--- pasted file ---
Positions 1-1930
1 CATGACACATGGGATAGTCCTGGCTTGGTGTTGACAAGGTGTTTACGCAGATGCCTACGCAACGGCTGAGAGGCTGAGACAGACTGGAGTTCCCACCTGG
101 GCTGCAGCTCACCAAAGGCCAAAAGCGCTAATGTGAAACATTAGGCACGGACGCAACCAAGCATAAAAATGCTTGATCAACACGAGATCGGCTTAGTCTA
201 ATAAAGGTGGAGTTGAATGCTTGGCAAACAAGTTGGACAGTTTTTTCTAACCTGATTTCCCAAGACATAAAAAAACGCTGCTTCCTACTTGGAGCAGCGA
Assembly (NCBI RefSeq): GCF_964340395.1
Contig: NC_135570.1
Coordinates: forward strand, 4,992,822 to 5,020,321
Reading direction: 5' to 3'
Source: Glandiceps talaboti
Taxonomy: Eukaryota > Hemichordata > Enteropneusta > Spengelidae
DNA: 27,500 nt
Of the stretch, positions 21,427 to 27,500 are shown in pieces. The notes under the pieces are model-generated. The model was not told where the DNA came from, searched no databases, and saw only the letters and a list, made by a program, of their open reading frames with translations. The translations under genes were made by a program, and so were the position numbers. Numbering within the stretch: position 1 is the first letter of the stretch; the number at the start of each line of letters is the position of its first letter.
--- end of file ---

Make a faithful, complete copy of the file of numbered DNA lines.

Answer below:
Positions 1-1930
1 CATGACACATGGGATAGTCCTGGCTTGGTGTTGACAAGGTGTTTACGCAGATGCCTACGCAACGGCTGAGAGGCTGAGACAGACTGGAGTTCCCACCTGG
101 GCTGCAGCTCACCAAAGGCCAAAAGCGCTAATGTGAAACATTAGGCACGGACGCAACCAAGCATAAAAATGCTTGATCAACACGAGATCGGCTTAGTCTA
201 ATAAAGGTGGAGTTGAATGCTTGGCAAACAAGTTGGACAGTTTTTTCTAACCTGATTTCCCAAGACATAAAAAAACGCTGCTTCCTACTTGGAGCAGCGA
Assembly (NCBI RefSeq): GCF_964340395.1
Contig: NC_135570.1
Coordinates: forward strand, 4,992,822 to 5,020,321
Reading direction: 5' to 3'
Source: Glandiceps talaboti
Taxonomy: Eukaryota > Hemichordata > Enteropneusta > Spengelidae
DNA: 27,500 nt
Of the stretch, positions 21,427 to 27,500 are shown in pieces. The notes under the pieces are model-generated. The model was not told where the DNA came from, searched no databases, and saw only the letters and a list, made by a program, of their open reading frames with translations. The translations under genes were made by a program, and so were the position numbers. Numbering within the stretch: position 1 is the first letter of the stretch; the number at the start of each line of letters is the position of its first letter.